(Illustration: Global Times)
With ties on the uptick, the Japanese government published its annual Diplomatic Bluebook with more favorable references to Sino-Japanese relations on May 15. Chinese Premier Li Keqiang paid a successful visit to Japan and attended China-Japan-South Korea summit in Tokyo in early May. It was the first official visit by a Chinese premier since 2011 and one can see the momentum building up for improved relations. Both domestic and international dynamics are nudging Japan to improve ties with China.
On the domestic front, a series of scandals are plaguing the government and this has led Japanese Prime Minister Shinzo Abe to try to reap diplomatic dividends to offset the damage. In 2017, Abe managed to survive the Moritomo Gakuen issue in which the government allegedly sold a plot of land at an unusually low price to a school run by a friend of his wife. However, the issue returned to haunt Abe this year after 14 Ministry of Finance documents were found with the name of Ms Abe erased. It was speculated that Finance Minister Taro Aso, the closest political ally of Abe, should resign.
Junichi Fukuda, a top Finance Ministry official was forced to resign after he was accused of repeated seku hara (sexual harassment) of a female reporter. Furthermore, the Kake Gakuen issue is rekindling criticism of Prime Minister Abe when one of his then-executive assistants was alleged to win government approval to open a new veterinary department at one of the universities as "the prime minister's matter."
All this has made Abe's popularity wane despite no immediate risk to his position. Yet his re-election for the third term within the fold of the Liberal Democratic Party would not be certain. Therefore, it is understandable for Abe to make overt moves in foreign affairs to bolster his popularity.
Sino-Japanese relations seem to be the only avenue for Abe to show quick and impressive achievements. Although the Bluebook reiterates the significance of US-Japan ties, the room for further diplomatic bonus between Japan and the US appears to be limited. In early April, the Trump administration announced punitive tariffs of up to 25 percent on Japanese steel and aluminum products using the ruse of national security, despite Japan being its closest ally in Asia.
Before Abe's visit to the US in mid-April, Trump hinted at his possible interest in returning to the Trans-Pacific Partnership (TPP), which made many in Japan happy. But Trump clearly stated his preference for a bilateral trade deal with Japan after his joint press conference with Abe. Furthermore, there is no evidence that Japan had been consulted before Trump announced his decision of agreeing to meet with North Korean leader Kim Jong-un. Poll results showed that public assessment of Abe's visit to the US was only partly positive.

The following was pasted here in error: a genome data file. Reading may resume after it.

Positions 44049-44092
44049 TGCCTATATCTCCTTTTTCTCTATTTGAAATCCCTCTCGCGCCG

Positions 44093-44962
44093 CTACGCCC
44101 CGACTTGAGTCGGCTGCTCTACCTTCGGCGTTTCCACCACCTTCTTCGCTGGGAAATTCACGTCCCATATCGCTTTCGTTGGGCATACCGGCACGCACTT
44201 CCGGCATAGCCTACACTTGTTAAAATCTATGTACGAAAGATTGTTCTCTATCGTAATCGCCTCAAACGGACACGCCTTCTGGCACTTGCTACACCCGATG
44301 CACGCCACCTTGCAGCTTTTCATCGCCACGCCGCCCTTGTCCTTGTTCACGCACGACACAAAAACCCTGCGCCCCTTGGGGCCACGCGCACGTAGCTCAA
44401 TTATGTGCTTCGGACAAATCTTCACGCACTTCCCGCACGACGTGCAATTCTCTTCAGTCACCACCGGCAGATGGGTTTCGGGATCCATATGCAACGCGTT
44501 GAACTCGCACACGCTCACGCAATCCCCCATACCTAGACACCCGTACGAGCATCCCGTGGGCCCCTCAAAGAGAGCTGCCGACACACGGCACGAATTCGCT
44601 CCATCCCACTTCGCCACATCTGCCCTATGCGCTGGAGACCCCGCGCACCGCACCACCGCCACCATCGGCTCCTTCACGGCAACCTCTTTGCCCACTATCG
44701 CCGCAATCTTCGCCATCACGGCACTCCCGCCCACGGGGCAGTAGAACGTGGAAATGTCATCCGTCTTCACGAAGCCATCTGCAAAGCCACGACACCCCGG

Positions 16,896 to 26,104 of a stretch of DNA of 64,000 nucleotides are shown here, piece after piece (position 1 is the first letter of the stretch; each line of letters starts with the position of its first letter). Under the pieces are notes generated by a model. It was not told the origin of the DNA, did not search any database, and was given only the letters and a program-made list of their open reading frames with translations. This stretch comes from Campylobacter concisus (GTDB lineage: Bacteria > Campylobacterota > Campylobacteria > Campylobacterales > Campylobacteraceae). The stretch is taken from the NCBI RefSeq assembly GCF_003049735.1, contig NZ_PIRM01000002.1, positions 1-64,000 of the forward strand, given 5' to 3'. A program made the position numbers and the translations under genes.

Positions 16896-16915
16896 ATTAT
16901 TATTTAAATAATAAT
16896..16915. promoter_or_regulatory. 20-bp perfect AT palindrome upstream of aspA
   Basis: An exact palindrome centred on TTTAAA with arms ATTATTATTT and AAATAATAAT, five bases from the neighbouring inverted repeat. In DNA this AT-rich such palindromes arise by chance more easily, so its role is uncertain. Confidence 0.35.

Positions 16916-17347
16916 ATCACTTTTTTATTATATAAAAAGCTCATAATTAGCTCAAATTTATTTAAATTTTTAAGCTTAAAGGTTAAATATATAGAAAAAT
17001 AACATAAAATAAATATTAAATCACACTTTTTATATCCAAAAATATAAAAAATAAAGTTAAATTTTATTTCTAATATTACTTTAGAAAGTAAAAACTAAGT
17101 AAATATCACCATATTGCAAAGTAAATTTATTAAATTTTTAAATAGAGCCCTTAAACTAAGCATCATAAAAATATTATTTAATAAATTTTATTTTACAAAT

The regional dynamics brought about by a string of diplomatic offensives by North Korea in the past few months have dramatically altered the strategic landscape in North East Asia. In terms of Japanese relations with the two Koreas, the room for drastic improvements seems to be limited.
The Bluebook indicates that Japan is open to normalizing diplomatic ties with North Korea, but this "is impossible without resolution of the abduction issue." Japanese diplomacy toward North Korea has been largely constrained by the abduction issue.
Meanwhile, Japan-South Korea ties are encountering hurdles over the "comfort women" issue. Japan is criticizing South Korean President Moon Jae-in's failure to honor the 2015 deal with Tokyo. Previous Japanese expectations about better Japan-South Korea relations by enhancing security cooperation toward the North Korea military threat seem to be grim in the wake of thawing North-South Korean ties.
In terms of Japan-Russia relations, the potential would be equally limited despite Abe's efforts to build personal ties with Russian President Vladimir Putin. No obvious progress on the Northern Territory issue, known in Russia as the South Kuril Islands issue, has been seen. Based on this analysis, China probably would be the primary target for Abe's diplomatic dividends. Meanwhile, better China-Japan relations would be doubtlessly helpful for opening the Japanese dialogue window with North Korea. The emerging Japanese demand for developing friendly relations with China is an encouraging sign. But complacency should be avoided as the foundation of such relations is not solid.
On the day the Diplomatic Bluebook was issued, Japan updated its Basic Plan on Ocean Policy in five years in which it for the first time explicitly referred to maritime security by calling on the defense ministry and coast guard to develop an integrated information system with improved radar and satellite cover to protect uninhabited islands. You could read between the lines, even though China is not directly singled out in the document. The valuable window of opportunity for improving Sino-Japanese relations must be seized, but China should tread softly.